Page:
Why the Feminine Face of God Matters
Today, people are gathering in California at the US Catholic Bishops’ meeting to make a Declaration for A Church for Our Daughters and to ask for dialogue in how to build it together. As a way to honor this day, the following is an essay that explains why the Feminine Face of God matters in our Church today.
by Marci Madary
Catholics seem to be starved for the feminine Divine in their faith lives. While people may not be comfortable admitting as much, due to the over-emphasis of male-only language used for God, their actions speak otherwise. Mary of Nazareth over time has been promoted to almost the status of a deity. While she birthed God’s child, she herself was a humble woman, not a goddess. Yet, looking at all of the statues, sanctuaries, and altars created to venerate her and pray to her, it would be easy to think otherwise. Our Lady of Guadeloupe, in the hearts of the Mexican people, has certainly been elevated to have an equal footing as God. This phenomenon seems to indicate the natural desire people have to access both masculine and feminine attributes in the Divine. If God could be called and imaged as a woman as well as a man, would Mary have such prominence in the Catholic Church? This apparent hunger for the feminine face of God, filled in with Mary as the surrogate, is a strong indicator that Elizabeth Johnson’s feminist understanding of the Trinity has both relevance and value in Christianity today. Specifically, Johnson’s theology as represented in She Who Is adds value to the Church by sanctifying femininity and offering balance to both men and women, bringing the image of Mother Sophia to the forefront in a time of ecological crisis, and speaking about the Trinity as a model for relationship as the globe becomes more interconnected.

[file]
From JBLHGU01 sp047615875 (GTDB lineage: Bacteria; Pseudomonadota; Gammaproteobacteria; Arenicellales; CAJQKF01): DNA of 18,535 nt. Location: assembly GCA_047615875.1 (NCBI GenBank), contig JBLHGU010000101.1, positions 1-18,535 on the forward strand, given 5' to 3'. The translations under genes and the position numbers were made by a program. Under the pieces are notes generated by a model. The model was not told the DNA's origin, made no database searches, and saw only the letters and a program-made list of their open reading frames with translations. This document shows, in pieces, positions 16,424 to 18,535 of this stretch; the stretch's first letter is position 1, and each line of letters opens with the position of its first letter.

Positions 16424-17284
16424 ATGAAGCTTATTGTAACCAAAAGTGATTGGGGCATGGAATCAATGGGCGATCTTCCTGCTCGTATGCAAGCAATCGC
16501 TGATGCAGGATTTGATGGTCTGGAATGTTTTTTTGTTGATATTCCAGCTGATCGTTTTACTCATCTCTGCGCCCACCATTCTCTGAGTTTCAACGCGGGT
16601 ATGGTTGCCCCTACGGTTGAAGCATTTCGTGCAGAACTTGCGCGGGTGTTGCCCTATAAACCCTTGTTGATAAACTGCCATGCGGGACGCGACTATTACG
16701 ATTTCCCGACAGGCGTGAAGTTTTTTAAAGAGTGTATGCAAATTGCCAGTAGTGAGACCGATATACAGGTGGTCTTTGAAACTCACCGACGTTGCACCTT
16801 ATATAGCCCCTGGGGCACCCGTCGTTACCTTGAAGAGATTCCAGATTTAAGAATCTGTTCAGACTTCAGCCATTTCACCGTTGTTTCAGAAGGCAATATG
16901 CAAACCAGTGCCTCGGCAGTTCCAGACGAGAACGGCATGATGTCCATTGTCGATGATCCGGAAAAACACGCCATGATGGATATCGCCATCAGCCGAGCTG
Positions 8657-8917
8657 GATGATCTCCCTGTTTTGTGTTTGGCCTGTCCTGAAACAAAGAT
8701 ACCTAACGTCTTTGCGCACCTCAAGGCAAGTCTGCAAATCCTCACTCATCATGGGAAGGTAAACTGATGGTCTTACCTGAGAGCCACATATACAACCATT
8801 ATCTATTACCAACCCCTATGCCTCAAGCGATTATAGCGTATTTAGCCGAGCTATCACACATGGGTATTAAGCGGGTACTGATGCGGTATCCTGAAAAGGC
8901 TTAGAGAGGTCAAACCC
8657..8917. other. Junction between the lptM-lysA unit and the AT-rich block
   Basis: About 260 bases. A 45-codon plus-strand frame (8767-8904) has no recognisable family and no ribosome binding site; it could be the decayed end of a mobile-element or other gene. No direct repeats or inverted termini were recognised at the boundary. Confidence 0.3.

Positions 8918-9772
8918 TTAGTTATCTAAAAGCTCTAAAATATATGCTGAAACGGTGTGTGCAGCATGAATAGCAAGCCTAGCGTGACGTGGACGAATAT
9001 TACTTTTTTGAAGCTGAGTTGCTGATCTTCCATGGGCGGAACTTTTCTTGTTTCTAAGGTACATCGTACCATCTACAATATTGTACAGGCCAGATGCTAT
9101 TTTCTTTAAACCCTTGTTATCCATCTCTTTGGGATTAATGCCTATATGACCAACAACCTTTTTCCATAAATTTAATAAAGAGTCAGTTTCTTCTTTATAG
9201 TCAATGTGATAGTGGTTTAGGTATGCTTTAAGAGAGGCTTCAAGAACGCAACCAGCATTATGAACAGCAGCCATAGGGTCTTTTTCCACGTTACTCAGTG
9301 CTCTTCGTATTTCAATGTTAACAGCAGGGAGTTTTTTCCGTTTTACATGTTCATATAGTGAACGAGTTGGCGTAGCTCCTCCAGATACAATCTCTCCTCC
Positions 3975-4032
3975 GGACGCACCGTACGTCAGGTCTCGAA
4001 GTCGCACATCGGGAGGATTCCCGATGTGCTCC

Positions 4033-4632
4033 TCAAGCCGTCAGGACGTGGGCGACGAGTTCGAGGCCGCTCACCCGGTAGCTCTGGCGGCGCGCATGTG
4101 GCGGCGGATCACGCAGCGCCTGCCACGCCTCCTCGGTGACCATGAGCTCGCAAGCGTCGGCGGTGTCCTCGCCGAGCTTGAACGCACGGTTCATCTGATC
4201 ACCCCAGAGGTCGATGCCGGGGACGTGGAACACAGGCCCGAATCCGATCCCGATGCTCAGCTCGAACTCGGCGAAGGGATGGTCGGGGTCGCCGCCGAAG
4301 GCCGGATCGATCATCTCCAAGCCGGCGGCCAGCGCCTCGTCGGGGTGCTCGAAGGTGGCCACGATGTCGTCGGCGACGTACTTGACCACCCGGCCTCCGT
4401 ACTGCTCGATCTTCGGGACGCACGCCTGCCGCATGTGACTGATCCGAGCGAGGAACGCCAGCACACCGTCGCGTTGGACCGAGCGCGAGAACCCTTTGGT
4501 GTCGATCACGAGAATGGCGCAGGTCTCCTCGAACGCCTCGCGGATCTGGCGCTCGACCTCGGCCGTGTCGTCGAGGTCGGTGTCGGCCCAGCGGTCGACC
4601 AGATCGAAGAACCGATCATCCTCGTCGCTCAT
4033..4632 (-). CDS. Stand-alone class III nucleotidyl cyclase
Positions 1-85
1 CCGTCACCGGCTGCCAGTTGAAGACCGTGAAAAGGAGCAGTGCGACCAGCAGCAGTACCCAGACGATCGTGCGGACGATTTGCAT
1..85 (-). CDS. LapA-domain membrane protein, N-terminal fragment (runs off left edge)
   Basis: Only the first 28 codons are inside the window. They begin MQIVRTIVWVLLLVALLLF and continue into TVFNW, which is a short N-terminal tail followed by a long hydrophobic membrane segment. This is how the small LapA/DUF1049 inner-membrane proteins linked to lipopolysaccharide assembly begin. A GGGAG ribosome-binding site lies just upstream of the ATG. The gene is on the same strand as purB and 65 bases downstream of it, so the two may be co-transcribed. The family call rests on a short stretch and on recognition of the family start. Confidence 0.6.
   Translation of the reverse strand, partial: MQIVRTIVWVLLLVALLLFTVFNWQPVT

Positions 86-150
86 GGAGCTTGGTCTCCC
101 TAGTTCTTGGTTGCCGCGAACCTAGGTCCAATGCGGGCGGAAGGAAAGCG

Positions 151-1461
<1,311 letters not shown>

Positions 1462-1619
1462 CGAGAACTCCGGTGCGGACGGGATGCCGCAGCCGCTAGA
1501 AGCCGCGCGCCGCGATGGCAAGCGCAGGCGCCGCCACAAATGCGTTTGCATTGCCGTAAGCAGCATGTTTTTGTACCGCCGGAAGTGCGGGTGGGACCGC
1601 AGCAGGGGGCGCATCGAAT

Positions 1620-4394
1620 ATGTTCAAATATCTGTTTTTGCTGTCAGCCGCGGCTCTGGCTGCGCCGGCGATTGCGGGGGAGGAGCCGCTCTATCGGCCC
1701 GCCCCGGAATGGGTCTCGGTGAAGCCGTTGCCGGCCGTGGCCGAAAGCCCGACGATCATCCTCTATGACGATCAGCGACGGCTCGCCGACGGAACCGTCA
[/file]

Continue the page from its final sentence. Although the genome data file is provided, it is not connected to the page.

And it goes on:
As Johnson begins the rationale for the importance of incorporating feminine God language and images into the usual male-only construct, she explains that the sole emphasis of a male God is damaging. “Speech about God in the exclusive and literal terms of the patriarch is a tool of subtle conditioning that operates to debilitate women’s sense of dignity, power, and self-esteem” (2002, 38). The patriarchal God has been used as an excuse to dominate and subjugate women. Boff agrees with Johnson’s assessment, “In the family, the father holds sway; a centuries-old patriarchy has forged relations of inequality in family and parental bonds” (2003, 75). In addition, because men and women have a combination of feminine and masculine energies, suppressing the sanctity of femininity hurts men as well women. Johnson holds up the aspects of humans that nurture and comfort, and care by attributing them to God feminine. Johnson offers a path to honor the fullness of each human person by honoring more than the masculine face of God.